“Don’t it always seem to go, that you don’t know what you’ve got til it’s gone?”
How many times did I think “if only I didn’t have this job, I would have more time for my work?” or “this job is going to kill me” or “it’s impossible to draw boundaries with this job”? I was right on all three counts probably. This semester I co-wrote a full-length musical, wrote several poems and songs, did several gigs ( okay some of them were benefits) and started a screenplay. Plus the blogs. I imagine that’s only going to get easier now that I’ve taught my final class.
I’ve taught my final class. Why can’t I type that without crying? Class ends at 6. Nobody left. “Go away now” I said. “I don’t want to cry.” “But we want to watch you ride off into the sunset on the wheelchair with your red hair flowing” said one of the girls – a poetic nymph who wrote to me that the galaxy had decided to throw a big party and make me the piñata. “I will cry when I pick up the loot” she continued, “ only because the stardust inside is so beautifully, blindingly, brilliant.”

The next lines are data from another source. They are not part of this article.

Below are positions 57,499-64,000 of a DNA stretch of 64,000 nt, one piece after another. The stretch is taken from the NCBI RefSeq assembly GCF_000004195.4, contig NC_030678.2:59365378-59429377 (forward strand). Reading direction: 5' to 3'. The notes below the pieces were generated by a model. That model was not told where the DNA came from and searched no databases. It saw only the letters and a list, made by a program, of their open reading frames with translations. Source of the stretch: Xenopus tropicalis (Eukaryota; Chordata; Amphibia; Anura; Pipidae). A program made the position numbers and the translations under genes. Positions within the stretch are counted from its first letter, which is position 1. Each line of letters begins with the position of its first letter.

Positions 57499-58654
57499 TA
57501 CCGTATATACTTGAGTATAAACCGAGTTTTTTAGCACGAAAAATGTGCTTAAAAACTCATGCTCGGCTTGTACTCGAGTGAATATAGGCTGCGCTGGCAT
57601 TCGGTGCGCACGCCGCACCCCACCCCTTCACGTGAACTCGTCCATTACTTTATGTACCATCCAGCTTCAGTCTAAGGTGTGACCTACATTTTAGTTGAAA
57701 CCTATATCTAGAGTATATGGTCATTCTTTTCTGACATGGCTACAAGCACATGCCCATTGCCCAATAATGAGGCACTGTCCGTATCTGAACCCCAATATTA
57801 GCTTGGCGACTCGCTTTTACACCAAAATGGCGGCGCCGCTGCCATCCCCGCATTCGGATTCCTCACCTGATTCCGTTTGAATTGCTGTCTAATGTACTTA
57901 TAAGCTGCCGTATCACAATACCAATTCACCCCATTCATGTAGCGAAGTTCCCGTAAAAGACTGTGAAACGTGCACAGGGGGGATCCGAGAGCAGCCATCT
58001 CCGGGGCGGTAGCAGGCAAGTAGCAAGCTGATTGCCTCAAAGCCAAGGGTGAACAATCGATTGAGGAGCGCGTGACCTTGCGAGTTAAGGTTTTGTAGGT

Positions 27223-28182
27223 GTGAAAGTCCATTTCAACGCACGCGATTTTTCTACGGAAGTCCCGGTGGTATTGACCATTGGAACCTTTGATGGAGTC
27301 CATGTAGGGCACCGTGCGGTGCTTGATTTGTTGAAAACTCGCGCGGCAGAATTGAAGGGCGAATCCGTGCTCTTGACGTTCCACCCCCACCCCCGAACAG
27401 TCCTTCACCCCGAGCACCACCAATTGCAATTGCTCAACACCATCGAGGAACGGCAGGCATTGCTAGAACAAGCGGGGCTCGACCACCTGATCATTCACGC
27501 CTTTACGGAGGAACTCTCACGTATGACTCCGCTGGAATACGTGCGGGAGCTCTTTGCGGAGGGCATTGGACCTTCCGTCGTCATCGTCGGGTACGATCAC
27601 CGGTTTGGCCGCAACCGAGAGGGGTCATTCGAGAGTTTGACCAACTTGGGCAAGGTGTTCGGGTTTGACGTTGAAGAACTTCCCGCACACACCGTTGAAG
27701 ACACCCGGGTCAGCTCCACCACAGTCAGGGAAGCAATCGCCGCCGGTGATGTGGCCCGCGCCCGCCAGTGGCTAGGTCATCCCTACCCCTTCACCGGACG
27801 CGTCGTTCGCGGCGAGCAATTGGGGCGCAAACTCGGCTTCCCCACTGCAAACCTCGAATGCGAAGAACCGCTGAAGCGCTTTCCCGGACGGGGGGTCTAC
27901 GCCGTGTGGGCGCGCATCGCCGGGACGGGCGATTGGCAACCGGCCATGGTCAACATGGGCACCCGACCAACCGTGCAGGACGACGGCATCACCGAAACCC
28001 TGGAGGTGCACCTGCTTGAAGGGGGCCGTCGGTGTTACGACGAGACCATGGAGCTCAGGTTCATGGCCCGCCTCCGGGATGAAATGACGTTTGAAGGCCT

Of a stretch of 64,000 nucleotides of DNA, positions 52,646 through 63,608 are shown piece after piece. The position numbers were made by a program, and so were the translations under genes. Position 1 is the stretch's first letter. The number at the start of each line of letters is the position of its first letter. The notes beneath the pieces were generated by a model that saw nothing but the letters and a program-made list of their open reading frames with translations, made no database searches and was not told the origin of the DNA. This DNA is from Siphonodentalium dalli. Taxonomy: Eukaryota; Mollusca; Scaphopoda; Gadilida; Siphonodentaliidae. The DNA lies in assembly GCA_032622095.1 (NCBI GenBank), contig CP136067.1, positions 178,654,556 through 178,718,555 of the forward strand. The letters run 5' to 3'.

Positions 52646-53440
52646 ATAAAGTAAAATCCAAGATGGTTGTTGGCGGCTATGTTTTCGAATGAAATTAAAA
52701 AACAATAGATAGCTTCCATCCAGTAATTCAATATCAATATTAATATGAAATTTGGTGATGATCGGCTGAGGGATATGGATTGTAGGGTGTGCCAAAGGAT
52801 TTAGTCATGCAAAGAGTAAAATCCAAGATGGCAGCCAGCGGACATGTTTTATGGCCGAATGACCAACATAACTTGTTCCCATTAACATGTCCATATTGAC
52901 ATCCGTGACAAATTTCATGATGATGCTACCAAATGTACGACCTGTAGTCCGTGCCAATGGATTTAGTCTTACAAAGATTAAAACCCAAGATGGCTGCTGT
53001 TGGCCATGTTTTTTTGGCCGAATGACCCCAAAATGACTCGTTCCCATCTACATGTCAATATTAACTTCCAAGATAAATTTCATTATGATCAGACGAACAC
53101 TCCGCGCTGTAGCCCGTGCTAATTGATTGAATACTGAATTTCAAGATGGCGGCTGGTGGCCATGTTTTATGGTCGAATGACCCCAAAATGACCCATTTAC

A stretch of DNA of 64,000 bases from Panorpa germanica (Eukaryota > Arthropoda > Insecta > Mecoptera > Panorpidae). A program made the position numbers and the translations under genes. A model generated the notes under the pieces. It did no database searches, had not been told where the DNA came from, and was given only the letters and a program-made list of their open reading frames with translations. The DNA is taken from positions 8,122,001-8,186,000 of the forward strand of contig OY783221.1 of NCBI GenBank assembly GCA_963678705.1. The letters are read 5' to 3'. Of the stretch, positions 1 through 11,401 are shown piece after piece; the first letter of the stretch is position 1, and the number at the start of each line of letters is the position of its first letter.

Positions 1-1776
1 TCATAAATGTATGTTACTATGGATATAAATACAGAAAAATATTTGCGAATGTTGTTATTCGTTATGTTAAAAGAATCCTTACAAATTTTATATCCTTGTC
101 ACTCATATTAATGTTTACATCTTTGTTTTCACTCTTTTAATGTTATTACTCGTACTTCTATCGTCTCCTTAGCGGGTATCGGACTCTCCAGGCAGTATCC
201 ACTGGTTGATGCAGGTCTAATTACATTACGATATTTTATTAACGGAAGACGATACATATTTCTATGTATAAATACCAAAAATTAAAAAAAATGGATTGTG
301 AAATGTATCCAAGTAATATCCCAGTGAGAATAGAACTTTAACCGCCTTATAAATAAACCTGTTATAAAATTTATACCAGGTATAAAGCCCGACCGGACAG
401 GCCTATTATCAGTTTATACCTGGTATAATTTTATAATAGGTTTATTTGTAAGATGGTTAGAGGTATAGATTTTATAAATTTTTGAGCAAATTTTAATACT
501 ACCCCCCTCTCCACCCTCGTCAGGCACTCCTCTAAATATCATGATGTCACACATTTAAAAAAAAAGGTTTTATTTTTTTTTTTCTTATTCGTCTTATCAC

All of their words and smiles are little treasures that expand like sea monkeys when my tears fall on them. Later that night I would come home to check my myspace and another student, a young man, had written a full-length poem which I will immediately put up on the wall with some of my favorites. The line he chose for the book the kids gave me was “loving you is simple, taking in your smile like a child gazing through the night at a mountain, never bothering to wonder what lies beyond.”
They humble me, surprise me, entertain me and occasionally shock me. I always used to accuse them of sucking all my chi but now I realize I was the vampire feasting on their youth and joy to stay eternally young.
We all sat there a little longer, casually chatting. Outside the sun was shining, dinner was waiting, some of them had an improv show to attend or to work on but we just sat. One burgeoning talent played with my hair as she did on the last night of the show. Several of them followed me out to the car and helped Lisa load up the wheelchair ( which fits in the back of a 2 door Honda Civic!!! ) It was unremarkable, quiet and sweet. No tears, just the sunshine and smiles and long luxurious hugs.
Then I drove away from 14 years of my life.